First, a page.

Steadfast ELS — It is written.

It is written

Gegraptai, “it is written.”  This was the motto found on the seal of the old Norwegian Synod.  It has served as the byline for the Lutheran Sentinel, the official monthly publication for the laity of the Evangelical Lutheran Synod, for many decades. The predecessor publication of the Lutheran Sentinel, the Evangelisk Luthersk Kirketidende was begun as a weekly paper in 1874.  Following the reorganization of the synod, an editorial committee consisting of Pastors G.A. Gullixson, J.A. Moldstad, and H.A. Preus was elected in 1919. (Today the grandson of G.A. Gullixson, Ted Gullixson, is the Sentinel editor and J.A. Moldstad the third is the ELS president.)   It was decided to issue the paper alternately every other week in English and Norwegian.  Eventually these became two publications, Evangelisk Luthersk Tidende and the Lutheran Sentinel.  Over time, the Norwegian edition was dropped and the Sentinel became a monthly.

Arguably, the monthly publications of the various synods are the main link between the synod and the individual members of congregations.  Many laity, as well as pastors, look forward to arrival of the Lutheran Witness (LCMS), Forward in Christ (WELS), and the Lutheran Sentinel (ELS), each month.  These periodicals keep the laity and pastors informed on what’s going on throughout the synod. Doctrinal and biblical articles not only are edifying and provide spiritual food, but also assure the laity that what is being taught in their church by their pastor is what is what is taught throughout the synod.  (Hopefully, in an orthodox synod this will be the case!)

These things being said, I found it disappointing to receive a notice from the ELS president this past month that during 2012 only seven issues of the Lutheran Sentinel will be printed and mailed.  Starting in 2013 and beyond, six issues will be sent will be printed and mailed.  For the other months of the year, an online “collection of articles” edition will appear called “Lutheran Sentinel Online.”  The articles will be put into a format where each can be downloaded separately.  The rationale given for these changes is twofold: 1) “By directing readership to the electronic version, our hope is that more of our current readers will pass on the link to others as a way of increasing readership of our synod’s periodical, as well as our webpage” 2) considerable cost savings to the synod.

It is acknowledged in the president’s memo that this approach will be a “challenging change for some.”  The decisions have come about “in light of our changing times (more use of social media, less of print).”  I would agree that these are changing times and that less print media is the trend.  As the Dunder-Mifflin ad on TV’s The Office states, “Limitless Paper in a Paperless World.” I am still trying to resist social media. I don’t know how to text message.  I’m not on Facebook, but do have a Wittenberg Trail account that I rarely check.  I do appreciate when our synod goes more “paperless,” sending the president’s newsletter, financial reports, convention forms, and parochial report forms online.  It has greatly reduced the amount of waste paper and clutter around my office.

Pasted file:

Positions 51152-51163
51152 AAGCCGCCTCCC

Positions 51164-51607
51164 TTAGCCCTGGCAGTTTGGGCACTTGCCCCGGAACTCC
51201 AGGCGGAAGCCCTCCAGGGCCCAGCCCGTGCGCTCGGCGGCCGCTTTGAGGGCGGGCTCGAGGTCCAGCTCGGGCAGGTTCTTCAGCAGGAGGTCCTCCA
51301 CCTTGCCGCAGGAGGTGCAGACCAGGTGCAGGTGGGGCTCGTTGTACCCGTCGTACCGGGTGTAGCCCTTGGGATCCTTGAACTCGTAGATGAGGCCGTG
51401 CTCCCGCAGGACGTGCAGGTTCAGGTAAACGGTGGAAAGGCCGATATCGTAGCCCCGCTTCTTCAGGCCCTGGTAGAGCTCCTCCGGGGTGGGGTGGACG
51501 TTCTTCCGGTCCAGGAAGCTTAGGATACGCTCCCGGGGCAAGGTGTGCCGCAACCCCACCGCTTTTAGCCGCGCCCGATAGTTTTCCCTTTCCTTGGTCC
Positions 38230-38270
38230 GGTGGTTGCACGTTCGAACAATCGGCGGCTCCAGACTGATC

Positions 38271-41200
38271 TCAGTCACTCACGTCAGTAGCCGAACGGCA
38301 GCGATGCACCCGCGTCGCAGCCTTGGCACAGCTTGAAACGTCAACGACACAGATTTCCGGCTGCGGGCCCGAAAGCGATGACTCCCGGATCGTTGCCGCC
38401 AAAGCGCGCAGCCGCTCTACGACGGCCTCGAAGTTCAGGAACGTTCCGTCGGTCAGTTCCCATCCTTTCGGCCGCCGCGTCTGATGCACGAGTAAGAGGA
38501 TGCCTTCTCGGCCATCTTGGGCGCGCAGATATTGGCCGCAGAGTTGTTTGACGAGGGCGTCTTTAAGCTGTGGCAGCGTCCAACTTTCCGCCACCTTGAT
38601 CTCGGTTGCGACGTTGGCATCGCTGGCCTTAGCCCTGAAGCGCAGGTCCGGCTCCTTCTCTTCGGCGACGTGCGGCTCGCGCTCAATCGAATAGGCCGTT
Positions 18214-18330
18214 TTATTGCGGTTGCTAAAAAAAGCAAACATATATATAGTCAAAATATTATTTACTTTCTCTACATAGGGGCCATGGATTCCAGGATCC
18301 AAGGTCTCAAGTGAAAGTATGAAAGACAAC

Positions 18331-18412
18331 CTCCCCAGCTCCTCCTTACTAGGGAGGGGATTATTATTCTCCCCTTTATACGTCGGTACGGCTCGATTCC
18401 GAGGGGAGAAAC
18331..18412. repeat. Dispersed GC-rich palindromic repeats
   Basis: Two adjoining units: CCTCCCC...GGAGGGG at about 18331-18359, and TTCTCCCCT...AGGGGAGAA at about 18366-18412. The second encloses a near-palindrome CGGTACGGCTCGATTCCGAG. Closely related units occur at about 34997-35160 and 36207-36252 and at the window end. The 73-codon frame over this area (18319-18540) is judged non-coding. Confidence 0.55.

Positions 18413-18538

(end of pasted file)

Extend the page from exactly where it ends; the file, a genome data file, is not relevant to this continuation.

But as a parish pastor, one of my concerns is for my aging membership, a large percentage of which is in their 70s, 80s, and even 90s.  Many people do not have computers and have no desire to learn how to use them at this point in their lives. Also, while you may “share” links to the Sentinel with other computer users, whether they actually click on them or not is another issue. I’ve seen the printed edition of the Sentinel and other devotional materials shared in waiting rooms and nursing homes.  Limiting certain editions of the Sentinel to online editions also excludes those whose financial situation doesn’t allow them to own a computer or to have internet access.

I laud the efforts of communications committee and the synod president to make the Lutheran Sentinel available in an online format.   I can understand offering both an online edition and a print edition and cutting down on the number of issues printed each month, but to cut in half the number of print issues seems to be going a bit too far.  Call me a relic from the past, but I long for the days when “it is written” meant in a format you could hold in your hand, touching the binding, and turning the pages.

Associate Editor’s note: The Lutheran Sentinel can be viewed here.  You may want to check out the March 2012 copy on page 3 for another article by Pastor Stafford.




Steadfast ELS — It is written. — 17 Comments

  1. I, too, have mixed feelings about the move to an online format. But there are many possible ways that the limitations you note could be overcome.